The crazy thing is, everything at the Hayward, at the mo, begs for interaction. Ok, we don’t have to go mad, like the ‘Jaravistes’ racing through the Exhibition Dada in Paris in 1957 and smashing up Man Ray’s ‘Object to be Destroyed‘, but please, stop putting up signs of do’s and dont’s. Let us use our little judgement, and, if the worst comes to the worst, you have enough ‘Hayward police’ to come along and gently persuade us to discontinue our artful explorations.
Art galleries; particularly modern ones full of modern art and installations and suchlike; they should make us interact. Invite us to peer, poke, prod, touch, feel, try not to break.
Upstairs at the Hayward is Ernesto Neto’s The Edges of the World. This is quite good fun. It’s a kind of wooden skeleton thing covered in stockings. You walk around, push your way through it, poke your head out of the top of it. It’s like being trapped in a 1970’s tights shop. It’s kind of more fun for kids, possibly, than adults. It’s lovely and stockingy, and you can take pictures. But I’m not going to show you pictures when I’ve been allowed to take them!
Downstairs was far more interesting. Yes! It’s The New Decor- Artists and interiors. I liked this a lot. Here’s what it is, described by someone else who can talk about art:
The New Decor is an international survey with over 30 contemporary artists whose work elaborates on the common vocabulary of interior design. By reconfiguring and reinventing the familiar objects of domestic life such as chairs, tables, beds, lighting, wallpaper and flooring, these artists look beyond design and function to create provocative sculptures and installations. By drawing out the social, historical and personal stories which are embedded in the everyday objects that surround us, the artists aim to open up the discussion about interior space in different parts of the world, and in different social contexts, with interpretations ranging from the absurd and the horrifying to the lyrical.
Southbank Centre leaflet.
Sounds exciting doesn’t it? And it is. I loved this exhibition. But I was threatened and overwhelmed by the amount of ‘Do not touch’ notices. How can you not touch a chair, or a carpet, or a bed, or a table, or a door? A door handle? A door covered in about 50 handles? How can this be? Some things cried out to be touched.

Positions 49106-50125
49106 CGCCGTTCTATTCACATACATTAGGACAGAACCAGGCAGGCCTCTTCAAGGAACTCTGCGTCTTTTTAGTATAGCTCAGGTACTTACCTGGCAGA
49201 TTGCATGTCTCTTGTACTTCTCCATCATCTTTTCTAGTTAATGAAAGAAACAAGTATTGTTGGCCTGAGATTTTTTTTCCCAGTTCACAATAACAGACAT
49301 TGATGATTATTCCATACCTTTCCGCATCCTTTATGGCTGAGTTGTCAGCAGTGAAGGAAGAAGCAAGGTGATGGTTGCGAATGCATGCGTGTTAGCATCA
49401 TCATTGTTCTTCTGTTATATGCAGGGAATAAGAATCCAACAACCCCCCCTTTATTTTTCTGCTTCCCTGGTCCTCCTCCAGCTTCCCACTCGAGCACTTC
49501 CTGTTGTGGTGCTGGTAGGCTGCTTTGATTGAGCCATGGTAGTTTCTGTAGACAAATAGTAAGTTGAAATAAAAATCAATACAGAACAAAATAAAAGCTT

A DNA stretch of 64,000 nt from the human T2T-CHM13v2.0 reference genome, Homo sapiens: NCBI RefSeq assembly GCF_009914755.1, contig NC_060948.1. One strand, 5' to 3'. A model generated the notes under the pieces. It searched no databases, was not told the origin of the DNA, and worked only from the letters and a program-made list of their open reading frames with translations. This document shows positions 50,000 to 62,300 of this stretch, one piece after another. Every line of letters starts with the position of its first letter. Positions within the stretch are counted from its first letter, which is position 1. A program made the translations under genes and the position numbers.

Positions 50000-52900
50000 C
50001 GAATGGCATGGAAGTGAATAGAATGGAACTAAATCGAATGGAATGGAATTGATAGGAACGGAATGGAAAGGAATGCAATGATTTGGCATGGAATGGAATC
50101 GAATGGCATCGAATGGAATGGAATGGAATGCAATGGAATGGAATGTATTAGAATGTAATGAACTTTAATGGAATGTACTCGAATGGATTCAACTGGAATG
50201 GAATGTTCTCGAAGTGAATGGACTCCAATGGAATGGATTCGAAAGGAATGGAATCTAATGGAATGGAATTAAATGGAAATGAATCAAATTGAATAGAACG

This jokey couple had made some doors, at right angles to each other and then connected by a chain; the thing being you couldn’t open them and get them to do their proper job because… oh, I don’t know… I don’t even know which way they opened. Did one pull the other? Does one door open when another closes? Are they opposing each other, causing both to remain constantly shut? What was/ is going on? When is a door not a door?**
But we weren’t allowed to touch these doors. If the gallery stops us from touching a door, then is it still a door? It’s been deprived of its job, its purpose… but shouldn’t it be the artists who are encouraging us to find out these things? If the gallery takes over, why even bother with the chain? Am I making sense? It drove me mad!
And no photography allowed on this floor.
In my desire to break the rules in an easy-going way I was thrilled to see this sign mid-way between the first (no photographs) floor and the second (photographs allowed) floor:
I was dumbstruck! (Not that I’d have spoken out loud; let’s not forget I’m in an art gallery). Art for males only! Is that acceptable? Is it allowed? Aren’t there rules, signs? Protocol? Surely a ten minute toilet swap every hour on the hour, monitored by wardens?
So, no photography allowed and art for men only. This is where I can truly be my subversive self. I can defy all, I can be banned from the Hayward. Get ready ladies! I’m going to show you, not just art designed exclusively for men, but a rare glimpse inside the men’s bog at the Hayward Gallery.
* Ok, I don’t know. it’s not fact. But the Danes are cool- Brentian fact.
** When it’s ajar.
September 1, 2010
Straight off I’m going to disappoint you. And me too (though I’m prepared for it). It’s not Roy, it’s Roys. There was me thinking that everything in the Norfolk Broads belonged to Roy. When am I going to learn the correct use of the absence of apostrophes? Maybe I knew. Maybe I was just fantasising to myself. I wanted Roy to own everything. I wanted Roy to carry on acquiring. I wanted Roy to be the most disappointing Bond Villain since that guy with the diamonds in his face. I wanted Roy to be Wroxham’s own Darth Vader.
But no, it’s Roys. The Roys Brothers. They started it all over a hundred years ago. You can read their version of events here.
I’m talking of Roys of Wroxham- The World’s Largest Village Store. That’s their self-proclaimed title.
I have no idea what it means.
Truly no idea.
Oh sure, Roys tells a fine tale, but here’s the truth. It starts in Wroxham and it spreads. First through the Broads and then on… to the Potteries, the Fens. Anywhere in England, which, like the Broads, has some kind of daft name to make it sound friendly and welcoming, but once you’re in there, you’re trapped.
It’s a fact that maps of Britain bought in the potteries/Fens/Broads all have London scribbled out. Manchester too. It’s not done subtly. There’s no photoshopping, nothing clever. just blue biro going round and round in circles like a drunk spirograph until all is deep blue and the paper thinned and holes and tears are all you see.
Like in my last post, this is the land of Hobbs End from In The Mouth of Madness. You can get in but just try getting out. You won’t.*
And behind it all, trapping you at every exit, is Roys. You don’t believe me? Here are ten pieces of undisputable photographic evidence.
*Actually, you will. The Norfolk Broads are lovely really.